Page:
In the beginning of the show we would walk around and greet guests while passing out envelops with seeds in them. During this section we were all dressed as farmers. We made our way to the stage during the handstand number. From there we do a group number with dancing and acrobatics, using real farming tools.
After was my main act, the bungee trapeze, along with three other girls. It’s here that we would swing on a trapeze and fly off it to flip through the air and re-catch the bar. We could catch the bar with our hands or even our ankles. At the end of the act, we would all move towards each other and catch hands. The four of us girls represented water in the show.
There is no feeling like it… When we are pulled on our trapeze (there are guys that pull the trapeze to make it move) it feels like you’re on a really big swing. You feel the air in your face and once you leave the bar it really is like you are flying through the air. This is really fun but can also be a little scary when you’re first starting out. It is also a very mental act. We have to be focused and there are so many factors that go into a bungee trapeze – the way our bungee cords stretch, or the humidity in the air, if the swings are high or low enough for a certain trick, your weight, where the bar is in the air, your take off from the bar, when the bar comes down, timing… these can all effect the way you move through the air. We all need to stay together and be focused on what we are doing because some of the factors are out of our control. It is an amazing feeling and so much fun, and we try to make it look as effortless as possible.
Well, I love performing and being in the air. These two things feed my soul but one of the best parts about this show was the cast and crew – they are such amazing people. We had people from Canada, Japan, Australia, USA, and Italy. I made some life long friends!!
I absolutely loved every minute I was in Italy, I had never been to Europe before and this trip was a highlight of my life! I was blessed to be a part of the amazing show Allavita, doing what I love as a performer and living in Italy!! We got one to two days off a week so I travelled on those days to see more of Italy and even to Paris and Spain. It was such an incredible experience to live in Italy. I saw so much and made so many memories!!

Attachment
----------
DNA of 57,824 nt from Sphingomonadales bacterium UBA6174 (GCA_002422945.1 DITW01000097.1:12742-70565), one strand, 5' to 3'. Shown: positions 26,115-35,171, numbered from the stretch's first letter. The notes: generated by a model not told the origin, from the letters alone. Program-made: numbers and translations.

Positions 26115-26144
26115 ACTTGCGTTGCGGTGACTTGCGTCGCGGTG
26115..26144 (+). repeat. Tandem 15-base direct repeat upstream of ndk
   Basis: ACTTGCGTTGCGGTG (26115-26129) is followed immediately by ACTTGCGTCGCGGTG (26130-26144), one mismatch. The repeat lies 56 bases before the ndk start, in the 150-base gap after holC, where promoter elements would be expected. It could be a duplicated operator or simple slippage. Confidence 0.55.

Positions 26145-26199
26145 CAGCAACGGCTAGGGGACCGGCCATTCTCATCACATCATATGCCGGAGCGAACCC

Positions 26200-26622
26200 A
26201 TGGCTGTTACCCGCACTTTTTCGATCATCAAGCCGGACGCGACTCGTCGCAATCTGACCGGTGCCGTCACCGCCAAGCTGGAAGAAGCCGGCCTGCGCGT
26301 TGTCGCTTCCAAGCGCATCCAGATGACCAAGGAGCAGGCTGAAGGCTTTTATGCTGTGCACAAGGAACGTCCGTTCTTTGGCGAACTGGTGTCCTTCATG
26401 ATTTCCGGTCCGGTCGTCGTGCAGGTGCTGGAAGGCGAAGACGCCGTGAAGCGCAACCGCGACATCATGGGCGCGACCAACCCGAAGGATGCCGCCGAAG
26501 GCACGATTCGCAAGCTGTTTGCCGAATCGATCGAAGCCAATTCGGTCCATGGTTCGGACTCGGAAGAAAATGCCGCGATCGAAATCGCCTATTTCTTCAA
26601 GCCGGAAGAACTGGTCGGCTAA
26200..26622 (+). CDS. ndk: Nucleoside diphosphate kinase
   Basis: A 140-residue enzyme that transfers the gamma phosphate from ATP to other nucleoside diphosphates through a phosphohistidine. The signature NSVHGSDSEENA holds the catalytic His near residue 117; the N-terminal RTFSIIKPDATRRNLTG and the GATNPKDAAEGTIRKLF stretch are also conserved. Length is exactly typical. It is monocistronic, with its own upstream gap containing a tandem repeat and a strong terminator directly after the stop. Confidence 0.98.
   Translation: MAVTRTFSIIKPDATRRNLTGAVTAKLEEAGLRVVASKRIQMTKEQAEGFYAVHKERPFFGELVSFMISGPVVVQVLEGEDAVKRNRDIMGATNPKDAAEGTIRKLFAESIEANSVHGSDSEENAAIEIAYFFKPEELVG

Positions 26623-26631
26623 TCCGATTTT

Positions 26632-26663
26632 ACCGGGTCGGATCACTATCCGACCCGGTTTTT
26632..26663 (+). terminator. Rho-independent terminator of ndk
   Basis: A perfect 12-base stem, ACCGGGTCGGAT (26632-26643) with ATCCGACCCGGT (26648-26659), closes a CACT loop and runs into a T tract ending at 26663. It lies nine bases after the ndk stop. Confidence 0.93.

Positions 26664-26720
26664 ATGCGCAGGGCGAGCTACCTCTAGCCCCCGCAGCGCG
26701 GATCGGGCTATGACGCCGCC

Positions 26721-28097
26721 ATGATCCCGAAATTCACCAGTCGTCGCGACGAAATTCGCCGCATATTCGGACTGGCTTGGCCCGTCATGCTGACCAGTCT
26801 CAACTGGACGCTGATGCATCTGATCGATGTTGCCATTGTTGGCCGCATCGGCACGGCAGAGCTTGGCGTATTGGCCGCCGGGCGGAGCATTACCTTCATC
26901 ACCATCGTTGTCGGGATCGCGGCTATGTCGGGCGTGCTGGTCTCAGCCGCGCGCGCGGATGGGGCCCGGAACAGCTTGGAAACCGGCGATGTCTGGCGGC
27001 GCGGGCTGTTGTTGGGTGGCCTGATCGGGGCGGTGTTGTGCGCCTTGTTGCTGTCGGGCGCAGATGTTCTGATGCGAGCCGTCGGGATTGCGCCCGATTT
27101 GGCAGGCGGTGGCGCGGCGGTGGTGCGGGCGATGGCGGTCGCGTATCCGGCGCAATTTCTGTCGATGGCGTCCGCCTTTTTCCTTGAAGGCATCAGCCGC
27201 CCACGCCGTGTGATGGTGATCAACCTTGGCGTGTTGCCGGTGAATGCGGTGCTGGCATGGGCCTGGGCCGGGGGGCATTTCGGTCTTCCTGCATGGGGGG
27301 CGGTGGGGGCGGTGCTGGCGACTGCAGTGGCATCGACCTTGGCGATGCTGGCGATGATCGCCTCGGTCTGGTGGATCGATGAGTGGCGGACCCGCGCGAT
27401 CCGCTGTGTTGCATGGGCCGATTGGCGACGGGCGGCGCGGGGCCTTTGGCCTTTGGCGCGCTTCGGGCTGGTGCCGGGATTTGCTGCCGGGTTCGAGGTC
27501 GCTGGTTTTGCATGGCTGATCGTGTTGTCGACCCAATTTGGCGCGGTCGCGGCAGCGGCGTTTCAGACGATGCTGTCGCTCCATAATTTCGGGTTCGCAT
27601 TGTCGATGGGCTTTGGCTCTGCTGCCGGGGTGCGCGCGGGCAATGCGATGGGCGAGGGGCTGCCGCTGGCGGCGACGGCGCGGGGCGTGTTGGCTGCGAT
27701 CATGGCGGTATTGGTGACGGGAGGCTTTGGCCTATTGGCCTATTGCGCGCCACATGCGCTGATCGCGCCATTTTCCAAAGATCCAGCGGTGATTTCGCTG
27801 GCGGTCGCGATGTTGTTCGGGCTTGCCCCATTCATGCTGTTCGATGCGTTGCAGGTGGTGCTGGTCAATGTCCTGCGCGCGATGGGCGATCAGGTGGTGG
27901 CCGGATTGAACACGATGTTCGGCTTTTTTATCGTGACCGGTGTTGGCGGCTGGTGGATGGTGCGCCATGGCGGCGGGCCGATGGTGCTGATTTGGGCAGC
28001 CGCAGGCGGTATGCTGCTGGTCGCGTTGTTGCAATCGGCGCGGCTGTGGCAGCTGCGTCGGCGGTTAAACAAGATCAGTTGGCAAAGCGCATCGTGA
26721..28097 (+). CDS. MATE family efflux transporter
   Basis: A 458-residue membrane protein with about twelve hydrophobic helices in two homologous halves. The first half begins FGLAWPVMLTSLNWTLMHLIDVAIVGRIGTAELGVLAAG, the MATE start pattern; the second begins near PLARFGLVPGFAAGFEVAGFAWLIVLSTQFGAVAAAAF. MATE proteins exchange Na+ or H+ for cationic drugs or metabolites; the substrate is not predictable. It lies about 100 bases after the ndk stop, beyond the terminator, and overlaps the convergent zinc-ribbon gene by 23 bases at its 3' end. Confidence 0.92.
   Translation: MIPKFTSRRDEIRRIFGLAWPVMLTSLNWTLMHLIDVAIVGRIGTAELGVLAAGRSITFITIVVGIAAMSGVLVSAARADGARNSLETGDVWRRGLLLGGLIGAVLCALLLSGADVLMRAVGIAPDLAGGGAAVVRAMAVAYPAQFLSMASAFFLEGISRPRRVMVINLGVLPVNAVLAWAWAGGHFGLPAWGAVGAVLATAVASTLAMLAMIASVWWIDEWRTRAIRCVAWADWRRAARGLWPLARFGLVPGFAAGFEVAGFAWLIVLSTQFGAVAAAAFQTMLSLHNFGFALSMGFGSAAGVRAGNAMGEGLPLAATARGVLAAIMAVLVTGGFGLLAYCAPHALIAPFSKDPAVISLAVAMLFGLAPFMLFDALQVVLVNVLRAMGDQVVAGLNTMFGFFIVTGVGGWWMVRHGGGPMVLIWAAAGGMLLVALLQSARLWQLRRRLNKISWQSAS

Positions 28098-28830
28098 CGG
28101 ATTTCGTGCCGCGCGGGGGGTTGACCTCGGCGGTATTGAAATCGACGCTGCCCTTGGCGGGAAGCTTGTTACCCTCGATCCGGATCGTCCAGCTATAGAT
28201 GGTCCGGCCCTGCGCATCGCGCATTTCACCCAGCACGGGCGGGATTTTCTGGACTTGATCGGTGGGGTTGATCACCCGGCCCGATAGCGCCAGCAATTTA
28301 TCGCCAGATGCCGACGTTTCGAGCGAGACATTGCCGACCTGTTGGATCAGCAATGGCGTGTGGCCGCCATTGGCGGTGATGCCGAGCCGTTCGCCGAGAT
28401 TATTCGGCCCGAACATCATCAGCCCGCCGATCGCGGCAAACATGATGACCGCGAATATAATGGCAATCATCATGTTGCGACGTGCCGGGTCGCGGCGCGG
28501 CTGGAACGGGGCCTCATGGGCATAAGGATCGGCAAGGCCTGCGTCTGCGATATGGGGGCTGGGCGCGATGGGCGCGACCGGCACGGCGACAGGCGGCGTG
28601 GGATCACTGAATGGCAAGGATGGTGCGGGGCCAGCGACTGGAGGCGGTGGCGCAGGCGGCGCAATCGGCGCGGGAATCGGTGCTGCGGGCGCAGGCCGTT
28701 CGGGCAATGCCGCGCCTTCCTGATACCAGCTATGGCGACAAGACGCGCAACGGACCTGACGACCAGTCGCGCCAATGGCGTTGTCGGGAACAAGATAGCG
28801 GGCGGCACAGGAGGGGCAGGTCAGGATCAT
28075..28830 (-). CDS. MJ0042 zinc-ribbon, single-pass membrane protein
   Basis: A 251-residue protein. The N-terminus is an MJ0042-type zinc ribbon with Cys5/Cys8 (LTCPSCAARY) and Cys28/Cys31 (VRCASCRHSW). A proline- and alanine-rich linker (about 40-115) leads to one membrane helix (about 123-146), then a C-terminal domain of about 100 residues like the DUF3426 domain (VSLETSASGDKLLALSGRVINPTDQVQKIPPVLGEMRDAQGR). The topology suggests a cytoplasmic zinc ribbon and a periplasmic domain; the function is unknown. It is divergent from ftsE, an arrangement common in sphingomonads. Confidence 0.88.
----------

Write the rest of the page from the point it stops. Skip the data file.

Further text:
It is a little different for everyone, there is the training you do to put the act together and then there is the training you do once the show is open, to maintain fitness. For the bungee act we went to Montreal, Cirque du Soleil headquarters to start our training. We were there for two weeks with very intense training. We were training about eight hours a day. From there we went to Italy and started putting the show together. We had about the same amount of time but we were focusing on the show as a whole, not just our act. Once the show opened we commenced act training one or two times a week for about thirty minutes, then we would do the show. However, most performers train for more than just their act once the show opens. For me, before the show almost every day I was training doing handstands, going to the gym, doing weights and cardio. It is part of our job to maintain our strength and endurance for the shows.
Well, I like to go to the gym but most of the time while I was in Italy I would explore and eat gelato!! When I am home in Vegas I like to relax with my boyfriend and my two pugs Pepper and Vader.
Don’t let anyone or anything keep you from your dreams. I have an autoimmune disease and sometimes it makes what I do even harder than it should be or than I would like it to be. But I never let it stop me. ‘I can do all things through Christ who strengthens me’ (Philippians 4:13). If there is a dream you have or a goal you want to achieve, do it now. Otherwise you may never do it.
Leah Christiana, talks to you.theworld.wandering about travel, trapeze and Cirque du Soleil.
To find out more about Leah Christina find her here on Facebook.